You won't believe how much a paint job costs...

You won’t believe how much a paint job costs…

This aspect of serialisation is fascinating, because it represents perhaps the biggest nod to the medium where the characters originated, with characters spinning off and crossing over. Don’t get me wrong, Iron Man 3 is full of comic book geeky treats. It cherrypicks from the best of modern Iron Man stories, including Warren Ellis’ Extremis and Matt Fractions’ The Five Nightmares. It includes in-jokey references to comic book organisations like Roxxon or A.I.M.

The introduction even features a cameo appearance from a vital part of Stark’s origin in the original Iron Man film, in a scene that is the only evidence in this international and American version of the movie of a character apparently vitally important to the Chinese cut of the film. I would be very interested to take a look at the Chinese version of the film, at some later point.

It's all plane sailing from here...

It’s all plane sailing from here…

However, the way that movie universe has become so serialised and so interconnected is perhaps the way that Marvel have found a way to channel the original comic books into the films. It’s also something of an affectionate throwback to old motion pictures serials, and even feels just a little bit like a serialised television show with an absolutely massive scale. Iron Man 3 finds the perfect balance between its title character and the wider universe around him.

The cinematic Marvel universe hasn’t always managed this serialisation gracefully. Remember how the title character was completely cut off from Earth at the end of Thor, only to arrive in The Avengers with only a throw-away line explaining the matter? Or how Loki went from a well-developed villain to a cardboard megalomaniac? Or how Tony Stark was ruled out of the Avengers at the end of Iron Man 2, only for the blockbuster to make a fleeting reference? It seems like this second slate of films might tie things a little tighter, a little more fluidly.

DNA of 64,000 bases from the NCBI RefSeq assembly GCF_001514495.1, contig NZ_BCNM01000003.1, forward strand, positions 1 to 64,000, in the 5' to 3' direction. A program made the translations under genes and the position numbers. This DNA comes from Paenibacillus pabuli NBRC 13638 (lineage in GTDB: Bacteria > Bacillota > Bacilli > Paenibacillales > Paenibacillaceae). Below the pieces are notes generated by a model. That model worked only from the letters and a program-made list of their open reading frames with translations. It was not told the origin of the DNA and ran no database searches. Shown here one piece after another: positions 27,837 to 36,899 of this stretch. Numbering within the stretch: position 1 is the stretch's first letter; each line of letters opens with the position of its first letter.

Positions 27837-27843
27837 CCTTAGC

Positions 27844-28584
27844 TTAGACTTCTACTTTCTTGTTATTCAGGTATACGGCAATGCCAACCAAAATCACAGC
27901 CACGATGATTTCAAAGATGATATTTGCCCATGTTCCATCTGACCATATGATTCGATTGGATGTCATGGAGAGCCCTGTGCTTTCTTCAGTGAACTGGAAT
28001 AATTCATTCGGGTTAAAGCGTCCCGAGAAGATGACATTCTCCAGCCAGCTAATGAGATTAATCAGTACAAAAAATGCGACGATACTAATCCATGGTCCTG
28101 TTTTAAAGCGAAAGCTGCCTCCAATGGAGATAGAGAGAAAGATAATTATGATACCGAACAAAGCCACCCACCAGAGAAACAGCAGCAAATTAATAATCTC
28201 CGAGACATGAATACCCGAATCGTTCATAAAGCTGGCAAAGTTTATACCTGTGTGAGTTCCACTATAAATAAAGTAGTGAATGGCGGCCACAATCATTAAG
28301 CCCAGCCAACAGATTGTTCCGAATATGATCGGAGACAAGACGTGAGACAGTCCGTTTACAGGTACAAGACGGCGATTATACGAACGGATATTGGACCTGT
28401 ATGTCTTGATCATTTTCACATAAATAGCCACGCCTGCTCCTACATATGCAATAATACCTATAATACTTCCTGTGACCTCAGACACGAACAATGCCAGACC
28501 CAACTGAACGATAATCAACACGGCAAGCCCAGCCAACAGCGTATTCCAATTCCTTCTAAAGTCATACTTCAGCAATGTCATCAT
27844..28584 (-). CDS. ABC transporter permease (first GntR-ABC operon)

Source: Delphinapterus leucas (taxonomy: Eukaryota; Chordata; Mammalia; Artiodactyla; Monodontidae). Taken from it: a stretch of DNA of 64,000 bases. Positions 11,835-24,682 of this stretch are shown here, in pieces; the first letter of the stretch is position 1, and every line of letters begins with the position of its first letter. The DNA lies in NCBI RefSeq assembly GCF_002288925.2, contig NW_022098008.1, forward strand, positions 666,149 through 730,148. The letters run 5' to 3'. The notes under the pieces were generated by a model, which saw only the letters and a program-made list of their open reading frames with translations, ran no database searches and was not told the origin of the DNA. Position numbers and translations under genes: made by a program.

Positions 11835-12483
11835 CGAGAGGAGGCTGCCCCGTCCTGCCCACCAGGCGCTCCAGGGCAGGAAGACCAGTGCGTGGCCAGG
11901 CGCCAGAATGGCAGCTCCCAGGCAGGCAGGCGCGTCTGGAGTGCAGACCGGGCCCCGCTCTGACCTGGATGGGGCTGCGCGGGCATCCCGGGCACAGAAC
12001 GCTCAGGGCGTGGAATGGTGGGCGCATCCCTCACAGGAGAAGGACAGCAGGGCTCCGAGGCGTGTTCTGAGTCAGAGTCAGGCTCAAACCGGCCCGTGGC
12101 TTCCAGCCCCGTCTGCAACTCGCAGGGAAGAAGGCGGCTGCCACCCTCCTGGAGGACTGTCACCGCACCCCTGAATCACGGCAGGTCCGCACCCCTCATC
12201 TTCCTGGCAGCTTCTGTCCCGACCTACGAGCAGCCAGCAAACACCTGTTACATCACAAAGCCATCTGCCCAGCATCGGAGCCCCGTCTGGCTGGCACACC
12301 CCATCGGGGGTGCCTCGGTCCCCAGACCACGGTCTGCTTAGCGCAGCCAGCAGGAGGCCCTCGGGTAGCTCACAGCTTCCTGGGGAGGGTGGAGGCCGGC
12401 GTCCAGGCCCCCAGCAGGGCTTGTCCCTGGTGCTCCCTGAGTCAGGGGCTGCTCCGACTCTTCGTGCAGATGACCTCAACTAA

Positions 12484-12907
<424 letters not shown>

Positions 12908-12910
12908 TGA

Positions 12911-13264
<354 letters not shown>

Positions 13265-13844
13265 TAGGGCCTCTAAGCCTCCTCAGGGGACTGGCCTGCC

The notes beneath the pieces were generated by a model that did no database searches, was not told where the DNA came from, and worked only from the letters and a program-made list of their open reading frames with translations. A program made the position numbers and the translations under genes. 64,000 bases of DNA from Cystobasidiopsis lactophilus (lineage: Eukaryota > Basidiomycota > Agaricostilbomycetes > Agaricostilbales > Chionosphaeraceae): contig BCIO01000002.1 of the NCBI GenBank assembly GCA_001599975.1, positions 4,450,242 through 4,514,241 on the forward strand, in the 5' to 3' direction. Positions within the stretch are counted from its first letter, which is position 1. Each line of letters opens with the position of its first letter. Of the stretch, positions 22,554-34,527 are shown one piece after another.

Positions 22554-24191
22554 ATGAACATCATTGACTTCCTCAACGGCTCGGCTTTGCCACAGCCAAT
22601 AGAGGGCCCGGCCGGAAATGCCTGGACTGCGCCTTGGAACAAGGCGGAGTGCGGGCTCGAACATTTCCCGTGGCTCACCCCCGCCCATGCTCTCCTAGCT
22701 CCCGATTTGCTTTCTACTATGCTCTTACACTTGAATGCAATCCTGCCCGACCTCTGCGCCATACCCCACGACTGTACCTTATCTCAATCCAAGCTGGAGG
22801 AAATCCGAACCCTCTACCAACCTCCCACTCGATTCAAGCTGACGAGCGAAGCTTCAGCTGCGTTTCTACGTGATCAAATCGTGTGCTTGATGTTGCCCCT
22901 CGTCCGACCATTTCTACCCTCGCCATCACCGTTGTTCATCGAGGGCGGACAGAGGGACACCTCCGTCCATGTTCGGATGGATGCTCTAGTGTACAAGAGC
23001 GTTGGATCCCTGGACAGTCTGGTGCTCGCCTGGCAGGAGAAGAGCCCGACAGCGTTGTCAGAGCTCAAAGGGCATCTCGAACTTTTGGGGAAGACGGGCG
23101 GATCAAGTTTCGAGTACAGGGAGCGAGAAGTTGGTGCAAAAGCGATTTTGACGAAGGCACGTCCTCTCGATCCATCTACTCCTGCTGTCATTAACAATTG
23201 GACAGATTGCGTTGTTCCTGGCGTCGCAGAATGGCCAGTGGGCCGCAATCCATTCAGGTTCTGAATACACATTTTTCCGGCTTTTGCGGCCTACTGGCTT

Rhodey sure blue them all away...

Rhodey sure blue them all away…

Still Iron Man 3 is very much a movie about Tony Stark. “We create our own demons,” he explains at the start of the film, and it feels like an appropriate statement from a former weapons’ designer and a man who built a suit of armour that inspired the villains in his first two movies to emulate him. Here, we open with a prologue set in 1999 (rather wittily and wryly set to “Blue” – remember that?) where Tony inadvertently sets the seeds for the chaos to come, his trademark arrogance (and possibly Jon Favreau’s delightfully retro nineties look) blinding him to the consequences.

This is a Shane Black film, and it feels like a Shane Black film. The very best Marvel movies have been the ones were the studio have been willing to step back and let a director offer their own artistic vision for a character and their world. Kenneth Brannagh created perhaps the best faux-Shakespearean homage to superheroes ever in Thor, and Jon Favreau was allowed to make the original Iron Man his own way, on his own terms.

Suits up...

Suits up…